Tracing Diversity in the History of Citizen Identifiers in Europe: a Legacy for Electronic Identity Management?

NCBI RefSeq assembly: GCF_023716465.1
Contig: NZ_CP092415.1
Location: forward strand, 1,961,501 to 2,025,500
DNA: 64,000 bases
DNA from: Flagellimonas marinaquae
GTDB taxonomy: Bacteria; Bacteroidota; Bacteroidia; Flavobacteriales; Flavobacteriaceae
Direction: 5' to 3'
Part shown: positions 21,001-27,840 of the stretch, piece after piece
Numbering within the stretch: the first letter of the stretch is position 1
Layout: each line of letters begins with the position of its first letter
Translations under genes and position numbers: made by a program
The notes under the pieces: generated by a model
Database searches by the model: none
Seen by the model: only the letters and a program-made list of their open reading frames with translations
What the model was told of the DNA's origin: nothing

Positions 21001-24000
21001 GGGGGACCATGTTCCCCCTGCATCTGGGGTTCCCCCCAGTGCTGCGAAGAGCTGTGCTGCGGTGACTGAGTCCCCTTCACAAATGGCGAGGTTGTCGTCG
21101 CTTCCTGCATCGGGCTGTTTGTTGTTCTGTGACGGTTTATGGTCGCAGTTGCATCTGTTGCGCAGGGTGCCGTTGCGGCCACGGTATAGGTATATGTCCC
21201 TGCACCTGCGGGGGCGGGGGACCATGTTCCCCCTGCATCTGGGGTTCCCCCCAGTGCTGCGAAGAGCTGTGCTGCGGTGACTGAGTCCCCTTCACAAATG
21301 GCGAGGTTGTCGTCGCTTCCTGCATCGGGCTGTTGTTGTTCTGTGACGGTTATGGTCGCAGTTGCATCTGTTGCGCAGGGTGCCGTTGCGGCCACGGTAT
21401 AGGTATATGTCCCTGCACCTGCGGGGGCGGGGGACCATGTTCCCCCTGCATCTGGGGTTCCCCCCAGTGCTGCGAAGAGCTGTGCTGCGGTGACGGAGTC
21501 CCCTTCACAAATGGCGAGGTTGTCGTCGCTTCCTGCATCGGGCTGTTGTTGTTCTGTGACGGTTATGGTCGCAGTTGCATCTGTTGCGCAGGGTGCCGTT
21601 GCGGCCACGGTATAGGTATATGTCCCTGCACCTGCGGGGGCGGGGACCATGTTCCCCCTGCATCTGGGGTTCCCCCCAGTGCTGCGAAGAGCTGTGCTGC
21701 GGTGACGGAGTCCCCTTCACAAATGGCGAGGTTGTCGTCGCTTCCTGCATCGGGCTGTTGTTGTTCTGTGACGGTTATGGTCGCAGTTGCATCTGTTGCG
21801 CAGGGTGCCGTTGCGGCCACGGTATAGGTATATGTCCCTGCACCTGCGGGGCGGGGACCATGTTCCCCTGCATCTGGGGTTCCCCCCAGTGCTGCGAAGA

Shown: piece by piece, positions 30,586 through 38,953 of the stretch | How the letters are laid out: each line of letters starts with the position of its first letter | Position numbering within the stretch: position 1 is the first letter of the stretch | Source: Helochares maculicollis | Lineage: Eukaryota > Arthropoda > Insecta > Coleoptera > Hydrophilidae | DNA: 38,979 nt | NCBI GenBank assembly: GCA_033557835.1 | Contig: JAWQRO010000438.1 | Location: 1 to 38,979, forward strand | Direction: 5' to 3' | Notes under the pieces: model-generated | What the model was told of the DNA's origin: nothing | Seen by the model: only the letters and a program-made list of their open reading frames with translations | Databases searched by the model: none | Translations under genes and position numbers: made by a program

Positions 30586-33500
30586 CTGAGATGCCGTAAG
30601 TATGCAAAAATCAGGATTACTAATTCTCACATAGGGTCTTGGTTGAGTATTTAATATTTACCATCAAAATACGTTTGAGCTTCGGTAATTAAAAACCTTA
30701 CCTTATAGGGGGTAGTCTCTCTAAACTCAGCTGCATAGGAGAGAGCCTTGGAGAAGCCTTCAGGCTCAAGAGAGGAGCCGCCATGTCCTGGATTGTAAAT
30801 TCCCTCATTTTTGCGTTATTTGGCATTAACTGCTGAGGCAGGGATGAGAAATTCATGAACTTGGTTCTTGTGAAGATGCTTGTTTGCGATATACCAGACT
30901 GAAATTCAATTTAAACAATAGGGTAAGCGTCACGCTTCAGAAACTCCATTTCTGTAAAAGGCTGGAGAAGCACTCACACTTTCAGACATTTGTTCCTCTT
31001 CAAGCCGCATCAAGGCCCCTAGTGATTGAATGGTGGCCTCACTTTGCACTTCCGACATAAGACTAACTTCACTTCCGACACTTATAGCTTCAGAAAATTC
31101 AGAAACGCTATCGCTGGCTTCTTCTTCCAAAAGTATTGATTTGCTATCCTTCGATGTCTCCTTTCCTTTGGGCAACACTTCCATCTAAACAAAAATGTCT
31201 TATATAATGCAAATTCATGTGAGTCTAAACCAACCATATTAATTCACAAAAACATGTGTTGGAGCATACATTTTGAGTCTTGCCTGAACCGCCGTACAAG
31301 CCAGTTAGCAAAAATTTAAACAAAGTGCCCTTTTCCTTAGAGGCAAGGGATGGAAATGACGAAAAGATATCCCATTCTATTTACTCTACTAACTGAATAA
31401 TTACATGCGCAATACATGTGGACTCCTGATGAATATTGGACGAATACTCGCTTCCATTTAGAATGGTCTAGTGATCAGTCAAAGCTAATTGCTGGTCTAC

Secure and interoperable e-government identity management practices and transactions are essential in supporting the free movement of people, products and ideas across the European Union. As a result there is significant interest and investment in this area, with open architecture solutions being proposed to support electronic cross-border identity management services. In our engagement with GUIDE (‘Creating a European Identity Management Architecture for eGovernment’), an EU-funded project that provided specifications for such a solution, we explored the influence of ‘softer’ issues, related to organizational, legal and societal aspects of identity management. This chapter reports on our findings on the role of the social context of the European Union in the understanding and acceptance of electronic identity management services by citizens. Our approach entailed looking at six, geographically spread and culturally diverse EU countries to investigate the interplay of social context and history on the perceptions of identity management in society. This chapter reports on current citizen attitudes towards identity management in these countries, as influenced by historical circumstance. We argue that efforts to coordinate identity management at the European level need to respect and accommodate historical and cultural conditions that have shaped the diversity in current national practices.
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